- W. Becker, “Fluorescence lifetime imaging techniques and applications,” J. Microsc.247, 119–136 (2012). [CrossRef] [PubMed]
- M. Kneen, J. Farinas, Y. Li, and A. Verkman, “Green fluorescent protein as a noninvasive intracellular ph indicator,” Biophys. J.74, 1591–1599 (1998). [CrossRef] [PubMed]
- P. J. Verveer, A. Squire, and P. I. Bastiaens, “Global analysis of fluorescence lifetime imaging microscopy data,” Biophys. J.78, 2127–2137 (2000). [CrossRef] [PubMed]
- Z. Bajzer, T. M. Therneau, J. C. Sharp, and F. G. Prendergast, “Maximum likelihood method for the analysis of time-resolved fluorescence decay curves,” Eur. Biophys. J.20, 247–262 (1991). [CrossRef]
- M. Kollner and J. Wolfrum, “How many photons are necessary for fluorescence-lifetime measurements?” Chem. Phys. Lett.200, 199 –204 (1992). [CrossRef]
- J. Kim and J. Seok, “Statistical properties of amplitude and decay parameter estimators for fluorescence lifetime imaging,” Opt. Express21, 6061–6075 (2013). [CrossRef] [PubMed]
- H. Cramer, Mathematical Methods of Statistics (PMS-9), Princeton Landmarks in Mathematics and Physics (Princeton University Press, 1999).
- H. C. Gerritsen, M. A. H. Asselbergs, A. V. Agronskaia, and W. G. J. H. M. Van Sark, “Fluorescence lifetime imaging in scanning microscopes: acquisition speed, photon economy and lifetime resolution,” J. Microsc.206, 218–224 (2002). [CrossRef] [PubMed]
- L. P. Watkins and H. Yang, “Information bounds and optimal analysis of dynamic single molecule measurements,” Biophys. J.86, 4015 – 4029 (2004). [CrossRef] [PubMed]
- J. Philip and K. Carlsson, “Theoretical investigation of the signal-to-noise ratio in fluorescence lifetime imaging,” J. Opt. Soc. Am. A20, 368–379 (2003). [CrossRef]
- H. E. Grecco, P. Roda-Navarro, and P. J. Verveer, “Global analysis of time correlated single photon counting fret-flim data,” Opt. Express17, 6493–6508 (2009). [CrossRef] [PubMed]
- S. Pelet, M. J. R. Previte, L. H. Laiho, and P. T. C. So, “A fast global fitting algorithm for fluorescence lifetime imaging microscopy based on image segmentation.” Biophys. J.87, 2807–2817 (2004). [CrossRef] [PubMed]
- K. M. Hanson, M. J. Behne, N. P. Barry, T. M. Mauro, E. Gratton, and R. M. Clegg, “Two-photon fluorescence lifetime imaging of the skin stratum corneum ph gradient,” Biophys. J.83, 1682–1690 (2002). [CrossRef] [PubMed]
- A. Squire and P. I. H. Bastiaens, “Three dimensional image restoration in fluorescence lifetime imaging microscopy,” J. Microsc.193, 36–49 (1999). [CrossRef] [PubMed]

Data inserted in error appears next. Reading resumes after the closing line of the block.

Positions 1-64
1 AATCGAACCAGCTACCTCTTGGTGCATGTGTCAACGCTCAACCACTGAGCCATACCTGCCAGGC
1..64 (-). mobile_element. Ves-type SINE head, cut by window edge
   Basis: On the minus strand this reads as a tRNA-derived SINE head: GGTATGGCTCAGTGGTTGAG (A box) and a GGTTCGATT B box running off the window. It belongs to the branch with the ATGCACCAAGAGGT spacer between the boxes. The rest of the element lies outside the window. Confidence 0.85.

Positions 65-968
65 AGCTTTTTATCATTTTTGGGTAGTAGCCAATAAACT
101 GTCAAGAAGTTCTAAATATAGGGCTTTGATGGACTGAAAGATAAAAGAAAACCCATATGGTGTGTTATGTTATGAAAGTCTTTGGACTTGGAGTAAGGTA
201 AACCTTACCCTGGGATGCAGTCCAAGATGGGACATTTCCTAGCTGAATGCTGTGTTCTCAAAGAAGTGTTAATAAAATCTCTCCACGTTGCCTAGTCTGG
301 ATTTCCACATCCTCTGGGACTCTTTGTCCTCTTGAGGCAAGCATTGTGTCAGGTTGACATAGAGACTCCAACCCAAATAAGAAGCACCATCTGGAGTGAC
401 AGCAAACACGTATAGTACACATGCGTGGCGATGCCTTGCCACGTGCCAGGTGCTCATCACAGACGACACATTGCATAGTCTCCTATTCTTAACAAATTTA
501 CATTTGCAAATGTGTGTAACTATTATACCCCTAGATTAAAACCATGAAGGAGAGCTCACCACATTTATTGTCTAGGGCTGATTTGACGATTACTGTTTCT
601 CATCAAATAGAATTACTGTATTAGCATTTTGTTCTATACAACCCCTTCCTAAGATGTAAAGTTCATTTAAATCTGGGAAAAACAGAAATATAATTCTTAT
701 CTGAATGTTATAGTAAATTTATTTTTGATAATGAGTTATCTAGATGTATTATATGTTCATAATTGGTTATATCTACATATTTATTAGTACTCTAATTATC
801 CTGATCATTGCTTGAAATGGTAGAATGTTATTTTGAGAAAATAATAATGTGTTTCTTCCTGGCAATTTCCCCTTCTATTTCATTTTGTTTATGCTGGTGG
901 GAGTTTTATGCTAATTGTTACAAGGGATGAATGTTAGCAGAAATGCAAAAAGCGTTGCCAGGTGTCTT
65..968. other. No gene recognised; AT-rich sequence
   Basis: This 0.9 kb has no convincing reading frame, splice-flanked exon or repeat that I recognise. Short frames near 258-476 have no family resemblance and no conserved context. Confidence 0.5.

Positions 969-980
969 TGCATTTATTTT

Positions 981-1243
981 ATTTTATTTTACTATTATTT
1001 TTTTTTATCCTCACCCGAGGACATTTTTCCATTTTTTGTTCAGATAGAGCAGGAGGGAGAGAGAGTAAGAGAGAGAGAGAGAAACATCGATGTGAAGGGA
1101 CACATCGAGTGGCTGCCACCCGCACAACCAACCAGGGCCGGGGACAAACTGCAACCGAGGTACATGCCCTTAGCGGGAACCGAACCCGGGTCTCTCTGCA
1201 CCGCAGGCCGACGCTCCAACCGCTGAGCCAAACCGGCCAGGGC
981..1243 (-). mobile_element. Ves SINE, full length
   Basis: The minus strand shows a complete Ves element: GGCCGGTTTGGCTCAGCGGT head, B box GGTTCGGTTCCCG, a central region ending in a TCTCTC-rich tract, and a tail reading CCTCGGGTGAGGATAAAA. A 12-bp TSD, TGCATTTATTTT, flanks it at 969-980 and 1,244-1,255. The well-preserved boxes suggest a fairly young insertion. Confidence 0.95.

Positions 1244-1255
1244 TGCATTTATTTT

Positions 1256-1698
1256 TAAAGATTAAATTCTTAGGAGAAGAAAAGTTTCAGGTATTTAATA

- D. Sud and M.-A. Mycek, “Image restoration for fluorescence lifetime imaging microscopy (FLIM),” Opt. Express16, 19192–19200 (2008). [CrossRef]
- M. Heilemann, D. P. Herten, R. Heintzmann, C. Cremer, C. Mller, P. Tinnefeld, K. D. Weston, J. Wolfrum, and M. Sauer, “High-resolution colocalization of single dye molecules by fluorescence lifetime imaging microscopy,” Anal. Chem.74, 3511–3517 (2002). [CrossRef] [PubMed]
- B. B. Collier and M. J. McShane, “Dynamic windowing algorithm for the fast and accurate determination of luminescence lifetimes,” Anal. Chem.84, 4725–4731 (2012). [CrossRef] [PubMed]
- E. Gratton, S. Breusegem, J. Sutin, Q. Ruan, and N. Barry, “Fluorescence lifetime imaging for the two-photon microscope: time-domain and frequency-domain methods,” J. Biomed. Opt.8, 381–390 (2003). [CrossRef] [PubMed]
- J. Fessler and A. Hero, “Penalized maximum-likelihood image reconstruction using space-alternating generalized em algorithms,” IEEE Trans. Image Process., 4, 1417–1429 (1995). [CrossRef] [PubMed]
- J.-H. Chang, J. Anderson, and J. Votaw, “Regularized image reconstruction algorithms for positron emission tomography,” IEEE Trans. Med. Imag., 23, 1165 – 1175 (2004). [CrossRef]
- J. Fessler, “Image reconstruction: Algorithms and analysis,” Online preprint of book in preparation.
- A. De Pierro, “A modified expectation maximization algorithm for penalized likelihood estimation in emission tomography,” IEEE Trans. Med. Imag., 14, 132–137 (1995). [CrossRef]
- P. Huber, Robust Statistics (Wiley, 1974).
- J. Fessler and W. Rogers, “Spatial resolution properties of penalized-likelihood image reconstruction: space-invariant tomographs,” IEEE Trans. Image Process., 5, 1346–1358 (1996). [CrossRef] [PubMed]
- H.-J. Lin, P. Herman, and J. R. Lakowicz, “Fluorescence lifetime-resolved ph imaging of living cells,” Cytometry Part A52A, 77–89 (2003). [CrossRef]
- C. Hille, M. Berg, L. Bressel, D. Munzke, P. Primus, H.-G. Lahmannsraben, and C. Dosche, “Time-domain fluorescence lifetime imaging for intracellular ph sensing in living tissues,” Anal. Bioanal. Chem.391, 1871–1879 (2008). [CrossRef] [PubMed]